Joe Anderson (politician)
|1st Mayor of Liverpool|
7 May 2012 – 10 May 2021[a]
|Deputy||Paul Brant |
|Preceded by||Office created|
|Succeeded by||Joanne Anderson|
|Leader of Liverpool City Council|
6 May 2010 – 4 May 2012
|Preceded by||Warren Bradley|
|Succeeded by||Office abolished|
|Councillor for Liverpool City Council|
7 May 1998 – 4 May 2012
|Preceded by||J. Hackett|
|Succeeded by||Hetty Wood|
24 January 1958
|Alma mater||Liverpool John Moores University|
|Profession||Social worker, seafarer|
|^a Deputy Mayor Wendy Simon exercised the powers and duties of the office of Mayor of Liverpool from 10 December 2020 to 10 May 2021 while Anderson temporarily stood down.|
Joseph Anderson, OBE (born 24 January 1958) is a British politician who served as the first directly elected Mayor of Liverpool from 2012 to 2021. A member of the Labour Party until his suspension in November 2020, he served as Leader of Liverpool City Council from 2010 to 2021.
Anderson was the leader of Liverpool City Council from the 2010 Council election until the 2012 Mayoral election. He was elected Mayor of Liverpool on 3 May 2012, winning with 57% of the vote. He won a second term in May 2016 with 52.6% of the vote.
He was also on the board of directors at Liverpool Vision, an Urban Regeneration Company within the city. He represented Liverpool City Council as a member of the Liverpool City Region Combined Authority. In December 2020, Anderson temporarily stood down as Liverpool mayor after being arrested on suspicion of conspiracy to commit bribery and witness intimidation. He was also suspended from the Labour Party.
Joe Anderson was born in Liverpool on 24 January 1958. His mother was a cleaner at an office, while his father was in the Merchant Navy. He lived near the city centre during his early life, attending St Vincent Primary School and St Martins Secondary School. He joined the Merchant Navy when he left school and later worked for P&O Ferries, as well being a steward in the National Union of Seamen. He then attended Liverpool John Moores University as a mature student and obtained a postgraduate diploma in social work, allowing him to become a full-time social worker at Chesterfield High School in Crosby.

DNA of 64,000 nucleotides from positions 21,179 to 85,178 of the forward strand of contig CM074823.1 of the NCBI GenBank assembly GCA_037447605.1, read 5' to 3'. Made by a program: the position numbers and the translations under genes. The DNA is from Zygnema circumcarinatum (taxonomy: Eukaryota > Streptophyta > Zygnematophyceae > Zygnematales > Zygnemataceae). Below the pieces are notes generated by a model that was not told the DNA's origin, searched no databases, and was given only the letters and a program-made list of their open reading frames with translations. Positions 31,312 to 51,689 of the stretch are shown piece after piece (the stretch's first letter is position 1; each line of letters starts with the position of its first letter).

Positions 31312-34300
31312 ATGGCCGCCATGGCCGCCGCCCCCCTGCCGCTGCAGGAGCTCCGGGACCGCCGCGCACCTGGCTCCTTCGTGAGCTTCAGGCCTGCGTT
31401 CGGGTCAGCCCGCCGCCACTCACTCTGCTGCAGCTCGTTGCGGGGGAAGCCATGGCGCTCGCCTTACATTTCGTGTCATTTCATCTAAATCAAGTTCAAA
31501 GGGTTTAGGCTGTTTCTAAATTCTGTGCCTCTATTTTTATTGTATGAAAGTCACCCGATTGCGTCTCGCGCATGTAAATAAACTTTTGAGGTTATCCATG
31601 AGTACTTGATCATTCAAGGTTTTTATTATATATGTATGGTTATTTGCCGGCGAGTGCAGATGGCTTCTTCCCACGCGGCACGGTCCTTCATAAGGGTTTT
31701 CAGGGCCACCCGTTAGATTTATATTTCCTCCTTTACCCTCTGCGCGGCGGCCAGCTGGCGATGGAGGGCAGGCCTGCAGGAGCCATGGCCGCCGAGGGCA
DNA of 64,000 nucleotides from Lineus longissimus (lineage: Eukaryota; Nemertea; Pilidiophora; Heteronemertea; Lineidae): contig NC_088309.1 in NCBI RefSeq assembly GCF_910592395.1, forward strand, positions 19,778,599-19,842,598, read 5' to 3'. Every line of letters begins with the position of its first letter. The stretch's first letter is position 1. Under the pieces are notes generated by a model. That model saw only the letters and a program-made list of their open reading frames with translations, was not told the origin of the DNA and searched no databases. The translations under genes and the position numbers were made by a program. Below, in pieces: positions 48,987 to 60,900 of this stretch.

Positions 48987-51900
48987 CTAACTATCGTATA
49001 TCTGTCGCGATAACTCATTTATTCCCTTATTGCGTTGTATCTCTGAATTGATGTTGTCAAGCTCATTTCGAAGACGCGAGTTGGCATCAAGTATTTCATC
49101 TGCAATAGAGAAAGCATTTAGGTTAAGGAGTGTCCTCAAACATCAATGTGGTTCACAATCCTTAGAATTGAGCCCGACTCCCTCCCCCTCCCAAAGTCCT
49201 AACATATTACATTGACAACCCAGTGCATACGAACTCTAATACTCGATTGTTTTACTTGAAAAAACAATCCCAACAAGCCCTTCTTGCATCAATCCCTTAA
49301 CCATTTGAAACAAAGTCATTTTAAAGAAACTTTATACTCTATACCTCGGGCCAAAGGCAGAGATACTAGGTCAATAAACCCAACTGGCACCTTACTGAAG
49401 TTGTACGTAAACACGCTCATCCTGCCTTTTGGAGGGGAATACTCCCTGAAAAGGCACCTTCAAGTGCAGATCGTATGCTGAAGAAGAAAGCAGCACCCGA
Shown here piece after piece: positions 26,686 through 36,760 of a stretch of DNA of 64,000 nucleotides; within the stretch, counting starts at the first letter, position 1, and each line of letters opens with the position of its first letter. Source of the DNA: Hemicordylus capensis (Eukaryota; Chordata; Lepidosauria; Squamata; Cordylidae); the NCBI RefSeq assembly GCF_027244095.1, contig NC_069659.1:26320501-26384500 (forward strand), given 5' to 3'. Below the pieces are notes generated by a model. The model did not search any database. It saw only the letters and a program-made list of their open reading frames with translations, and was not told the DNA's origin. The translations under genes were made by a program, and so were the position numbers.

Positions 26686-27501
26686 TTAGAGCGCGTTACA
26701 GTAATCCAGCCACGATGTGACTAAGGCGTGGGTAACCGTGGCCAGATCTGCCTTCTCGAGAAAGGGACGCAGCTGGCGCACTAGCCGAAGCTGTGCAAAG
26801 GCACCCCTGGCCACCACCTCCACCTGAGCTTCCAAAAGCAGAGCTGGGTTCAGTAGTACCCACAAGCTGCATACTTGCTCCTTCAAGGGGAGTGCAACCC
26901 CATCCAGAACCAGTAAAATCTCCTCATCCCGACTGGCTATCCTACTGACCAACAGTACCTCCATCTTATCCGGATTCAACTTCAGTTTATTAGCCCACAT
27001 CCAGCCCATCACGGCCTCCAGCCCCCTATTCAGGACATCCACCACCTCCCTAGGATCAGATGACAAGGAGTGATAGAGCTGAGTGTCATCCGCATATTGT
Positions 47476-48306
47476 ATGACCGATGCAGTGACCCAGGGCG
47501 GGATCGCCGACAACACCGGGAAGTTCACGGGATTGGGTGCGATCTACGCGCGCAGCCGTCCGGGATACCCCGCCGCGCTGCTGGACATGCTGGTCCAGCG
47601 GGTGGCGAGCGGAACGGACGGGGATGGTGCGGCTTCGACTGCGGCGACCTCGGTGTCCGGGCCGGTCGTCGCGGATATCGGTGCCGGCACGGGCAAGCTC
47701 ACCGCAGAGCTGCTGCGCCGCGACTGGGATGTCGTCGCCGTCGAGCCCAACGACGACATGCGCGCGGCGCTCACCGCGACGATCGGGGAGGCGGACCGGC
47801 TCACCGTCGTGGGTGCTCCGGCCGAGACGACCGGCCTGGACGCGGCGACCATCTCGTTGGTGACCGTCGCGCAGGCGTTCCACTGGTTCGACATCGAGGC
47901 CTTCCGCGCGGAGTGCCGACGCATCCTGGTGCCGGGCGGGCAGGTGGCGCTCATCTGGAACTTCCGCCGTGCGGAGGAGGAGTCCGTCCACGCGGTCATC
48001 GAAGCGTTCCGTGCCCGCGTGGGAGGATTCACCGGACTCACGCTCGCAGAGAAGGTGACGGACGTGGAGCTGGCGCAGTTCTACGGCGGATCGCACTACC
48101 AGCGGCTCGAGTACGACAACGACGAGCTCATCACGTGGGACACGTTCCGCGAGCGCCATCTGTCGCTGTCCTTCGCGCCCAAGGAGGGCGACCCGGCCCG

Early political career (1998–2005)
Anderson was elected as a city councillor in 1998, first representing the Abercromby ward. In 2003, he became the Leader of the Labour group on Liverpool City Council, and in 2010 became the leader of the council, when Labour gained a majority of seats in the city.
Previously he was on the board of the Liverpool Culture Company, a group involved in developing a programme of events for Liverpool's year as European Capital of Culture in 2008. However, he resigned this position in 2007 after stating his concern at the lack of community involvement in planned events, alleging that an elitist attitude was developing among the board.
Anderson was, along with Liverpool Riverside MP Louise Ellman, involved with the campaign to free Michael Shields after his arrest and subsequent imprisonment in Bulgaria in 2005.
In December 2015, Anderson was appointed as Leader of the Liverpool City Region Combined Authority. This was not a conventional election, but a joint decision by council leaders of neighbouring local authorities.
In May 2016, he announced his intention to run for the Labour Party nomination for the Mayor of the Liverpool City Region position. In the selection contest, he finished second to then-Liverpool Walton MP Steve Rotheram, who went on to win the election in May 2017. Anderson continued in his position as the Mayor of Liverpool.
In May 2017, Anderson sought selection as a Labour candidate to be the MP for the Liverpool Walton constituency, but lost to then-Unite the Union official Dan Carden. Anderson issued a statement claiming: "Today we were reminded that the Labour Party is not always a meritocracy... after [the General Election] there will be more to say."
Matters associated with David McElhinney
In opposition, Anderson had been critical of the joint venture between Liverpool City Council and British Telecom (BT), called LDL. However, on becoming Council Leader, one of Anderson's first moves was to appoint David McElhinney as temporary chief executive of the council for the six-month period while the council was renegotiating its contract with BT. McElhinney was Chief Executive of LDL at the same time.